As she healed, Sarah worked faithfully with CPS to prove she was changing. She wanted to complete her family, get Alize back. “I had such a tough case. At one point, I had no doubt I would never get her back. But that’s the one biggest thing they teach us here, is that God loves us. He is so forgiving and loving, and He wants good things for us, and putting your family together is a good thing, so I took my faith to the next level and trusted Him.” For a year, she had supervised visits with Alize. At first, it was once a week for two hours with two case workers watching the whole time. After many months, the visits were less closely monitored, and in the summer of 2021, they moved quickly from unsupervised weekend visits to full custody.
“...God loves us. He is so forgiving and loving, and He wants good things for us, and putting your family together is a good thing, so I took my faith to the next level and trusted Him.”
“There are girls here who are going through custody issues and my case gives them hope. If I can do this, anybody can. It’s just doing the next right thing, and the next right thing.”
Today, Sarah has completed the first four phases of her recovery program and has been hired at her business practicum. She is applying for affordable housing and childcare, which are waitlisted throughout the region, and while she waits, she remains surrounded by loving support at the Center.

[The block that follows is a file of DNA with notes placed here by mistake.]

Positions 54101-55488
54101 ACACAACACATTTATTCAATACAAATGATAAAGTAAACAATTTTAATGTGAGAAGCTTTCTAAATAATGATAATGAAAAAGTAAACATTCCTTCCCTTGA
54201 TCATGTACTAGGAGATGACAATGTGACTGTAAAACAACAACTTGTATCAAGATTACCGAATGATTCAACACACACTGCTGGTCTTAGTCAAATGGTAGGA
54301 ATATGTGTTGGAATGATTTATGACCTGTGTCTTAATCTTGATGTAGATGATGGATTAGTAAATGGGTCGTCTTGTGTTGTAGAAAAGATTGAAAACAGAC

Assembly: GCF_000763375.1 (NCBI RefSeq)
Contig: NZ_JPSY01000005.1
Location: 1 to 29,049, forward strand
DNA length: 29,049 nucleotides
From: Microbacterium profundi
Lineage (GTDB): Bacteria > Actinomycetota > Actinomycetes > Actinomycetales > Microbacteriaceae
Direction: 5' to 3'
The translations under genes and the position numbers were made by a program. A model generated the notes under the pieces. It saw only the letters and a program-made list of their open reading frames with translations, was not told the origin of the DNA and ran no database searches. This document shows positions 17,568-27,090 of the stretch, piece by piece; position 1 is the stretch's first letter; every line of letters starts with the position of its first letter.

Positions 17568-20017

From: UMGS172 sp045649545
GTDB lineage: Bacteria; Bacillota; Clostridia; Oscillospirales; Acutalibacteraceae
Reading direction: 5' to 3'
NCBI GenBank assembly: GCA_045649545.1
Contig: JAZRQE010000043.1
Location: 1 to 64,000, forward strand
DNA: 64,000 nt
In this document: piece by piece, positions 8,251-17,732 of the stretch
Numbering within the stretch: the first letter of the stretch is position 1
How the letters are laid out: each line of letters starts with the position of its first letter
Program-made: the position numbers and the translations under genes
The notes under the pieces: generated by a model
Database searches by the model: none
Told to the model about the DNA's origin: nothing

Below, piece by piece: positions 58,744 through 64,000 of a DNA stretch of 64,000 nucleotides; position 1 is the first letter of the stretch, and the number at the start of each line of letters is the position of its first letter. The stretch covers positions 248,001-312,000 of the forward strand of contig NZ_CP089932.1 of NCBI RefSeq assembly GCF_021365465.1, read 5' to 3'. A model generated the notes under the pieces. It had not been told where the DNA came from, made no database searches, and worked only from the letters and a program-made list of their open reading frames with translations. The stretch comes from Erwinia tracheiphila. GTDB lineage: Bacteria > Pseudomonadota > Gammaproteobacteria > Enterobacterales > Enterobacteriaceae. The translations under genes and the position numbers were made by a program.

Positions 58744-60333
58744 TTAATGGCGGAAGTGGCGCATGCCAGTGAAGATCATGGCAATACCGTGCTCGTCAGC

“I feel like I have family here. I know I could call anyone and they would be there. I’ve gained a mentor, I’ve gained an incredible support team, and not only that, but the residents—we all help each other with our kids and they’ve grown together. Relationships have been built in this house.”
As an added gift, while Sarah has been working diligently to be the best mom she can be, her own mom has extended her friendship and repaired many of Sarah’s childhood wounds. “We are best friends now,” says Sarah. “She is literally texting me as we speak.”
When asked about her future plans, Sarah told us, “I know my future is big. ‘Big’ to me is helping one other woman who is even close to where I came from. I have a purpose for my life, and this is only the beginning.
“I want to say thank you, not only to the people who volunteer, but to the people who donate, because without them my life would not be possible. If this place didn’t exist, I don’t even want to know where I’d be today. I’d probably be dead from overdosing.”
“I want to say thank you, not only to the people who volunteer, but to the people who donate, because without them my life would not be possible.”
Bringing children home; helping families heal; and providing rest, education and resources to impoverished parents is holy work. It is work we cannot do apart from the grace and love of Jesus Christ, and it is certainly work that cannot be accomplished without a community of helping hands. By the grace of God and the compassion of many, Sarah, Lylee, Alize and Royce are warm, safe and together this holiday season.